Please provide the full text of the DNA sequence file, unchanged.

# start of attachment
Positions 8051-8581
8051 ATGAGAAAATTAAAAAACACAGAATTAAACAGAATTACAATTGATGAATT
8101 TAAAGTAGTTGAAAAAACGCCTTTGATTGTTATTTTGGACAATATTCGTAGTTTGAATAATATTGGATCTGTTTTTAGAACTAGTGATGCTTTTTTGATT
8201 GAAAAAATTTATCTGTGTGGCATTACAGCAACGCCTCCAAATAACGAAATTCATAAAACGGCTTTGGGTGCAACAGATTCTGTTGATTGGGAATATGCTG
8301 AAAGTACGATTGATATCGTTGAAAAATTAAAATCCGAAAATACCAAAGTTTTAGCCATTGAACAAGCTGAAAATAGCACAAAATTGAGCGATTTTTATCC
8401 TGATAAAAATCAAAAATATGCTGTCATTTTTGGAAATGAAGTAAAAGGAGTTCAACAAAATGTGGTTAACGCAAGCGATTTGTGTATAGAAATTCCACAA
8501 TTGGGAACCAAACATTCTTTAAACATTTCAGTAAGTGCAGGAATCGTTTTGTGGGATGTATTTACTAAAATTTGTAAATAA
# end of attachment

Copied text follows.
Positions 8051-8581
8051 ATGAGAAAATTAAAAAACACAGAATTAAACAGAATTACAATTGATGAATT
8101 TAAAGTAGTTGAAAAAACGCCTTTGATTGTTATTTTGGACAATATTCGTAGTTTGAATAATATTGGATCTGTTTTTAGAACTAGTGATGCTTTTTTGATT
8201 GAAAAAATTTATCTGTGTGGCATTACAGCAACGCCTCCAAATAACGAAATTCATAAAACGGCTTTGGGTGCAACAGATTCTGTTGATTGGGAATATGCTG
8301 AAAGTACGATTGATATCGTTGAAAAATTAAAATCCGAAAATACCAAAGTTTTAGCCATTGAACAAGCTGAAAATAGCACAAAATTGAGCGATTTTTATCC
8401 TGATAAAAATCAAAAATATGCTGTCATTTTTGGAAATGAAGTAAAAGGAGTTCAACAAAATGTGGTTAACGCAAGCGATTTGTGTATAGAAATTCCACAA
8501 TTGGGAACCAAACATTCTTTAAACATTTCAGTAAGTGCAGGAATCGTTTTGTGGGATGTATTTACTAAAATTTGTAAATAA